A study by Andrew Whitehead (2018) showed that children with certain disabilities are likelier to never attend church than children without disabilities. He also cited a study that showed over half of families of children with disabilities said their children didn’t participate in religious activities because they lacked support from the church.

Personal stories agree. Ashleigh is a young woman with a physical disability, and Jennifer is the mother of a daughter with a developmental disability. Both of them sometimes felt unwelcome in church. Ashleigh told me that there were times at church when she felt excluded because she couldn’t participate with her peers in youth group. Jennifer said that in one church she attended, the childcare workers seemed annoyed when Jennifer brought her daughter to the nursery. She also knew other families of children with disabilities who wouldn’t even bring their children to church because the church wasn’t supportive. 

So, while some churches effectively minister to children with disabilities and their families, many do not. Somewhere between the 97% percent of church members who believe they are welcoming and the stories of Jennifer, Ashleigh, and others who have felt unwelcome, there is a disconnect. How should we respond?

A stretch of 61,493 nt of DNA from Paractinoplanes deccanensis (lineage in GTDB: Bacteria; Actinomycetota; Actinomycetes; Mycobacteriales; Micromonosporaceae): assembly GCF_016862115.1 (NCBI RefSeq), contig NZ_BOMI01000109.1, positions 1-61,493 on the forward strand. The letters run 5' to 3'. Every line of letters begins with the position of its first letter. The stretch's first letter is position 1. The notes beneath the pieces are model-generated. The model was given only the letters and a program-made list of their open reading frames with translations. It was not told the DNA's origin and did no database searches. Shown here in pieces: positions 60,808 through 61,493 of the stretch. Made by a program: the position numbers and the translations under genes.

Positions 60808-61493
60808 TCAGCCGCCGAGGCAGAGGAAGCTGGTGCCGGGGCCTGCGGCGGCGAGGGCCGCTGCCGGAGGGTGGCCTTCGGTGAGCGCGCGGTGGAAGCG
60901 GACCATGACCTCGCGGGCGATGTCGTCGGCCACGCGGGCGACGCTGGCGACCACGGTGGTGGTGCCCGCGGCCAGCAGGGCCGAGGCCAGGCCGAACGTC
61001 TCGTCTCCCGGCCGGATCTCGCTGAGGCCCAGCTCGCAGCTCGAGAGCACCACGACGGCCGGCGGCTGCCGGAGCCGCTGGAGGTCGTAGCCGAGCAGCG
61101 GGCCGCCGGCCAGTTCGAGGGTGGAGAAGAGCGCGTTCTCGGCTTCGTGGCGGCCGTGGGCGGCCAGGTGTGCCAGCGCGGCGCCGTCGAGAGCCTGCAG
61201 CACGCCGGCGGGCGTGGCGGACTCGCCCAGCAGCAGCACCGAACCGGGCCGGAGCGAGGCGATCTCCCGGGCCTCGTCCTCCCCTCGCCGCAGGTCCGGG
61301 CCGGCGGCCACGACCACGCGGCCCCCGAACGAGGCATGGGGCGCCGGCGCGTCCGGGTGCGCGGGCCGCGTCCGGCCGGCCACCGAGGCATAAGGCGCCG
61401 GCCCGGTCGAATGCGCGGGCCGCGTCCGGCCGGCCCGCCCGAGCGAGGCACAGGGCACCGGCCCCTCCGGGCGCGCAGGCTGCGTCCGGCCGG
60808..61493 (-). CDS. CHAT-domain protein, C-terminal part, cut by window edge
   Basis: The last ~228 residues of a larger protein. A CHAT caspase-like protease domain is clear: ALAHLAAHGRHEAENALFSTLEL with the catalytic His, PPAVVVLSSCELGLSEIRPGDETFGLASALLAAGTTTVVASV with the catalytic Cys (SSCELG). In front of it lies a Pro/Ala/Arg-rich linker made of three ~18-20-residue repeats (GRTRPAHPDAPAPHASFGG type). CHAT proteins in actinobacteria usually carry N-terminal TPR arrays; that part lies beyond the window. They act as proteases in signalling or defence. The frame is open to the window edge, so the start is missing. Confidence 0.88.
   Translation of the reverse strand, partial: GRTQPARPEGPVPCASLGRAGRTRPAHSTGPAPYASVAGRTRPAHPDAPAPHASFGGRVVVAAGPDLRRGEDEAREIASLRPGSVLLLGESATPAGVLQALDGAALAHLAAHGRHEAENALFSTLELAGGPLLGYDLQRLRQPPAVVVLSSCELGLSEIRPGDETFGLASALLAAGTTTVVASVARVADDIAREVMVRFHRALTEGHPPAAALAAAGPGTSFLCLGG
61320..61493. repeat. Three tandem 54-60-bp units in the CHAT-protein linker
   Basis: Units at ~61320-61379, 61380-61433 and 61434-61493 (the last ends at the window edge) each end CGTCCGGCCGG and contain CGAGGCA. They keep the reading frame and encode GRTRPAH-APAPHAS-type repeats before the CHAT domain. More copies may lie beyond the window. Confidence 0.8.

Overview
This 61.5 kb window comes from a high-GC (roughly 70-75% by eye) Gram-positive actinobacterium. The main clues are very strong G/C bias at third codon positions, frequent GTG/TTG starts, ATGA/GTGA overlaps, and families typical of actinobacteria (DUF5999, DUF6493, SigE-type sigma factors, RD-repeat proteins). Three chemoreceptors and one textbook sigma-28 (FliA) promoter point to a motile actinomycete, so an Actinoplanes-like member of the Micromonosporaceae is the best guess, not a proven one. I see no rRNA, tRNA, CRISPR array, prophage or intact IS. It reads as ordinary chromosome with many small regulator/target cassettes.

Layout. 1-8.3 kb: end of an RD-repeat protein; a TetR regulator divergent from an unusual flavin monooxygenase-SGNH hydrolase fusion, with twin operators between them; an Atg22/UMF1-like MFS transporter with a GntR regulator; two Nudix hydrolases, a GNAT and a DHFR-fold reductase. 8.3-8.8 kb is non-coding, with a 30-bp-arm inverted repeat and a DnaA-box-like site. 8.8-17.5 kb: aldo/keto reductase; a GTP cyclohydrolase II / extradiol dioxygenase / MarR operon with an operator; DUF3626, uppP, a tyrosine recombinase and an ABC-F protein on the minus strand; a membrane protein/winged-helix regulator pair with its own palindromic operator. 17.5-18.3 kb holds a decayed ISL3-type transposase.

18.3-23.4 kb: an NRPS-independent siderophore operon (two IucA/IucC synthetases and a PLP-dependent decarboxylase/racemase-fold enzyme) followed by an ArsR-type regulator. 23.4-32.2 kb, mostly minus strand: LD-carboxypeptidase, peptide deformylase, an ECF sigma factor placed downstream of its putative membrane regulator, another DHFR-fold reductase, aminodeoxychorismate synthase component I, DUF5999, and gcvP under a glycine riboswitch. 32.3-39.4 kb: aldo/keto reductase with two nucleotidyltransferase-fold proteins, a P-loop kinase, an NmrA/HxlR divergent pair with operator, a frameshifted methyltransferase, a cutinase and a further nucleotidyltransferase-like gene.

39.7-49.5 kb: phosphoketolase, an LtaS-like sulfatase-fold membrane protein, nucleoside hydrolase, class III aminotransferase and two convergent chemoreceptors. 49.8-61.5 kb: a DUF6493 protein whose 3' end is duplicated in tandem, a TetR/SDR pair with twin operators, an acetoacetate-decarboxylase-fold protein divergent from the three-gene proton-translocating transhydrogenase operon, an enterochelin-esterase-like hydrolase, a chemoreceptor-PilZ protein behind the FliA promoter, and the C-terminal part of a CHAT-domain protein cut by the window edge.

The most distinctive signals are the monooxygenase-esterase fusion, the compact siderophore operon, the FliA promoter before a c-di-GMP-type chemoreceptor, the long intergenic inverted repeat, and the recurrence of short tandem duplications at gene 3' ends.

The Motivation
Before we address “how,” we may need to address “why.” Why does it matter that we minister to children with disabilities?

Jesus Himself gives the answer. Consider this account: Jesus was teaching when families with children approached Him, asking for His blessing. Instead of welcoming them, the disciples shooed them away.

Jesus disagreed with the disciples’ response. Rebuking them, He said, “Let the children come to me; do not hinder them, for to such belongs the kingdom of God” (Mark 10:14b NASB).